גר שלא בדקו אחריו או שלא הודיעוהו המצות ועונשן ומל וטבל בפני ג' הדיוטות ה"ז גר אפילו נודע שבשביל דבר הוא מתגייר הואיל ומל וטבל יצא מכלל העכו"ם וחוששין לו עד שיתבאר צדקותו ואפילו חזר ועבד כו"ם הרי הוא כישראל מומר שקידושיו קידושין ומצוה להחזיר אבידתו מאחר שטבל נעשה כישראל ולפיכך קיימו שמשון ושלמה נשותיהן ואע"פ שנגלה סודן:

Or, in English:

A convert whose intentions were not checked nor who was informed about the commandments and their punishment, but was circumcised and immersed in front of three laymen: he is a convert. even if we know that he is converting for an ulterior motive, if he was circumcised and immersed he is no longer considered a gentile, although we are suspicious of him until his righteousness becomes apparent. and even if he returns and worships an idol he is considered as a sinning Israelite.

Some ascribe this to mean that if the convert is later questioned, that he is a safek and needs a ger l'humra in order to be counted in a minyon, in order to get an aliyah, and so on. They treat a safek like a din where he is not "in the covenant." However, I prefer the historical explanation of the Rambam that follows the latter opinion you gave in your question. Rambam also goes on to explain in Hilchot Issurei Biah 14:2 that:

ומודיעין אותו עיקרי הדת שהוא ייחוד השם ואיסור עכו"ם ומאריכין בדבר הזה ומודיעין אותו מקצת מצות קלות ומקצת מצות חמורות ואין מאריכין בדבר זה ומודיעין אותו עון לקט שכחה ופיאה ומעשר שני ומודיעין אותו עונשן של מצות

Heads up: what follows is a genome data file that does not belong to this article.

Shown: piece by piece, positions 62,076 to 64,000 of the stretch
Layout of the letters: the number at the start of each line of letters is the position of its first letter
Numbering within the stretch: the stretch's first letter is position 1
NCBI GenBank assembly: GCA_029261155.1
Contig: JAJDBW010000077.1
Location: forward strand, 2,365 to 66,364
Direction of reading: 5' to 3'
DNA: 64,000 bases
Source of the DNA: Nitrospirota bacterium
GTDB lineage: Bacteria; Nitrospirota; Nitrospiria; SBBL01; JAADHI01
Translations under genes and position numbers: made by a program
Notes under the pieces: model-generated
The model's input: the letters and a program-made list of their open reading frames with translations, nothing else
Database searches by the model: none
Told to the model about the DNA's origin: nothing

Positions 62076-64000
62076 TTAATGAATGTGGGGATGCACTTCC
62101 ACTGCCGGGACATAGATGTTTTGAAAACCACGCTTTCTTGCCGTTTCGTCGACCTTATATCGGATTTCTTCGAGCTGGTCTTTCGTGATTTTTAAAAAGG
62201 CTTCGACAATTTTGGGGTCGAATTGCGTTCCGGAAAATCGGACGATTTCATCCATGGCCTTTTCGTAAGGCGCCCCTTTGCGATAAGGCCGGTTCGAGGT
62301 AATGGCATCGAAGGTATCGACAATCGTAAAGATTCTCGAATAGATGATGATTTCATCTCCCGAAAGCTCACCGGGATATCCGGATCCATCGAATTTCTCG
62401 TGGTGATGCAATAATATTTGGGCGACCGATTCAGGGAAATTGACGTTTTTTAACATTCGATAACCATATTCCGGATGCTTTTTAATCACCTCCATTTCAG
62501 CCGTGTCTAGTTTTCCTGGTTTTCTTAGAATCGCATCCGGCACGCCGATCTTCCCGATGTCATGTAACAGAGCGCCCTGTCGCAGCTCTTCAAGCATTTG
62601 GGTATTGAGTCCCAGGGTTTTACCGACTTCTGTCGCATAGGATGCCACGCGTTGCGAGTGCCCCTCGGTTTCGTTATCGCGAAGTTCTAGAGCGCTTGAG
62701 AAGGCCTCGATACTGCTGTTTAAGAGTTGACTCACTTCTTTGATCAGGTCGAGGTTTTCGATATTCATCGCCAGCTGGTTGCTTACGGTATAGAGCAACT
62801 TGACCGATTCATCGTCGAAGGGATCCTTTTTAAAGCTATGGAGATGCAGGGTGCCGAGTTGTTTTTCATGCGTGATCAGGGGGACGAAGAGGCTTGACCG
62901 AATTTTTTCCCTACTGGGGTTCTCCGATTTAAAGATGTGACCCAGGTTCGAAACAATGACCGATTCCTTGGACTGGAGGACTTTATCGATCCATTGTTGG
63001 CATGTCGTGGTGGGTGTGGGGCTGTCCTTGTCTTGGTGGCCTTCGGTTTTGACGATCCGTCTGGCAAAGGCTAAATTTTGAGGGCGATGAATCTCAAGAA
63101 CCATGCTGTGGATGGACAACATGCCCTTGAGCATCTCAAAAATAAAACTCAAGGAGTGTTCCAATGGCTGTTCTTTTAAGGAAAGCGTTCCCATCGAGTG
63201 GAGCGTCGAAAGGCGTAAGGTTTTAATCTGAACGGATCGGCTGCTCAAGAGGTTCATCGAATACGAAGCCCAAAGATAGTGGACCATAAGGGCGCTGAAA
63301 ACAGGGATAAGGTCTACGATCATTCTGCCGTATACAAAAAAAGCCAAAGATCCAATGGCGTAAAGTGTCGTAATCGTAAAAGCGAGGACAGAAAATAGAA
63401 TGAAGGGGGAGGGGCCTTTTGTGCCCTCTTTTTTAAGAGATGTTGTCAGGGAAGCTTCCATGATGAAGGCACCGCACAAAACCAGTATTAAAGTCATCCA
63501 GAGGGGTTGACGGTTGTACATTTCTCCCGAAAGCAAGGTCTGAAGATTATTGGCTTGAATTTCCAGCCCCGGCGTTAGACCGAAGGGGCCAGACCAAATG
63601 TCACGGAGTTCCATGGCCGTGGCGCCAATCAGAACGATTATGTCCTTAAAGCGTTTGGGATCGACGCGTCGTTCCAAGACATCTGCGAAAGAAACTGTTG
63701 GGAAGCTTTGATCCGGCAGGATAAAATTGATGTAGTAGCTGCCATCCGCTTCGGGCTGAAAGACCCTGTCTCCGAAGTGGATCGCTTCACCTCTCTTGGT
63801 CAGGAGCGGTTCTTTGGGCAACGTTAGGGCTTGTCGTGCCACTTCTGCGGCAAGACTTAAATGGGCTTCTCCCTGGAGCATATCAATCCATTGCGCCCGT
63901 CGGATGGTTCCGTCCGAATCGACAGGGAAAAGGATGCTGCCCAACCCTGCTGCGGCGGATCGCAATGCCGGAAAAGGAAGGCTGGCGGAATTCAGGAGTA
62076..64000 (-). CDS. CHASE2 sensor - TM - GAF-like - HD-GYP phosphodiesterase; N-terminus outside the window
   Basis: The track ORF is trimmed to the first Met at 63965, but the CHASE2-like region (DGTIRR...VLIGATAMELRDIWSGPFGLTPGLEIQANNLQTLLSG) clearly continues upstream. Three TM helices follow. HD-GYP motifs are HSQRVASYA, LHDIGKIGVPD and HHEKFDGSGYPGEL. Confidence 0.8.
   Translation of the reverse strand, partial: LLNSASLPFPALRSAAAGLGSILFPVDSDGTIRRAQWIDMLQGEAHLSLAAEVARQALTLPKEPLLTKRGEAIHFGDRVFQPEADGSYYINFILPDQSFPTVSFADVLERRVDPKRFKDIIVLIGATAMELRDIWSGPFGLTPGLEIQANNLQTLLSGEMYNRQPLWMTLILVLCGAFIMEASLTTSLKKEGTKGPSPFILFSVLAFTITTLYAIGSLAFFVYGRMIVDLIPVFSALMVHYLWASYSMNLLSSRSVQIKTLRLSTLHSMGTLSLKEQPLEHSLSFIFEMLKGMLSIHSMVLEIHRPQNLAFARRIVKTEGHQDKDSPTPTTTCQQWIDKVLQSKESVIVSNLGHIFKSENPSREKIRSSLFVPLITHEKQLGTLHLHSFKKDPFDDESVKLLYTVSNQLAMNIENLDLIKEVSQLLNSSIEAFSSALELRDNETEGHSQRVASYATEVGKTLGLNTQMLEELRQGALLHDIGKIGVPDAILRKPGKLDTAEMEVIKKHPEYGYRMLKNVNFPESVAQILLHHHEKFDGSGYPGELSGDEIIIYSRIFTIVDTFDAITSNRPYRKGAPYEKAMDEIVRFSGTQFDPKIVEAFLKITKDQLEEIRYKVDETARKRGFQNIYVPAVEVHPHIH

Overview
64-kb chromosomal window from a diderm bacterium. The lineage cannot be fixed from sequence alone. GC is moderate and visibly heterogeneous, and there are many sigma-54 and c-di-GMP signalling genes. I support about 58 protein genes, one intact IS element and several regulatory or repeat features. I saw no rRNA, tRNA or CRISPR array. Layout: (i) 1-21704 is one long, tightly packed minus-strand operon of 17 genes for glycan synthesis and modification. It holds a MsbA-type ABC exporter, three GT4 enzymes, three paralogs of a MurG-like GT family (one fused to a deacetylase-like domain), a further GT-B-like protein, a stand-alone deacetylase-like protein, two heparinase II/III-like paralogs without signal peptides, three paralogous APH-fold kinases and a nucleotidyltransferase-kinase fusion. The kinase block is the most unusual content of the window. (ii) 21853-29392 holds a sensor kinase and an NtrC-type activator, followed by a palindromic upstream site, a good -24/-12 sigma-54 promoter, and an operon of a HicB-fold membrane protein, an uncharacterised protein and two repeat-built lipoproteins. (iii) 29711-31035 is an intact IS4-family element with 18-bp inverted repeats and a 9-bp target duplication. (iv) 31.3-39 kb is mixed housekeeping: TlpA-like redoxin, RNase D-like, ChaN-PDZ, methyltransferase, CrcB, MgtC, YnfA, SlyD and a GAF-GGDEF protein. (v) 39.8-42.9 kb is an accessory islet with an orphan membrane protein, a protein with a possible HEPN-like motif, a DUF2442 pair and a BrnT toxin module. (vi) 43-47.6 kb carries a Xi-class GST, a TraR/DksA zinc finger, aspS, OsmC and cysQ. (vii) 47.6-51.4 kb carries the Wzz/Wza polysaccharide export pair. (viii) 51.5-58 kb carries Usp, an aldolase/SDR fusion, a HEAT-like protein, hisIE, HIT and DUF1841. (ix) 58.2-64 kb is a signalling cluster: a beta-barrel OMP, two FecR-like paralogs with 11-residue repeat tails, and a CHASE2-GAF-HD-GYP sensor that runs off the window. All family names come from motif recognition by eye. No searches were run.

Or in English:

And we inform him of the principles of the religion which are the oneness of God and the prohibition of idolatry, and we expand upon this. And we inform him of some easy commandments and of some hard commandments and we do not expand upon this, and we inform him of the sin of leket, shikheha, peah and maaser sheni [agricultural commandments], and we inform him the punishment of the commandments.

Notice that Rambam says "And we expand upon this," and "We do not expand upon this." One aspect to note about the Rambam in his Mishneh Torah is that not everything in it is a halacha. There are some non-halachic pieces of advice that he gives in this work, just as Pirkei Avot in Mishnah is fairly non-halachic as well.

I claim that the bold parts are his pieces of advice and not halachic in nature because we do not see them from the source text. Rambam is quoting Yevamot 47a, where it states:

Our Rabbis taught: If at the present time a man desires to become a proselyte, he is to be addressed as follows: 'What reason have you for desiring to become a proselyte; do you not know that Israel at the present time are persecuted and oppressed, despised, harassed and overcome by afflictions'? If he replies, 'I know and yet am unworthy', he is accepted forthwith, and is given instruction in some of the minor and some of the major commandments. He is informed of the sin [of the neglect of the commandments of] Gleanings, the Forgotten Sheaf, the Corner and the Poor Man's Tithe. He is also told of the punishment for the transgression of the commandments.

We see that gemara states that we inform of him of the minor and major commandments, that we inform him sins of the agricultural commandments, but we see nothing mentioned of expanding or not expanding on certain aspects of Judaism, or, as it appears, not even about the oneness of God or the prohibition of idolatry. Rambam, when he quotes a halacha, quotes it verbatim, or, at least in paraphrase, from that of Gemara. This is how Mishneh Torah typically works, which is why we see the depth and authority of his work even though he never directly cites any of his halacha (outside of maybe a verse from Torah).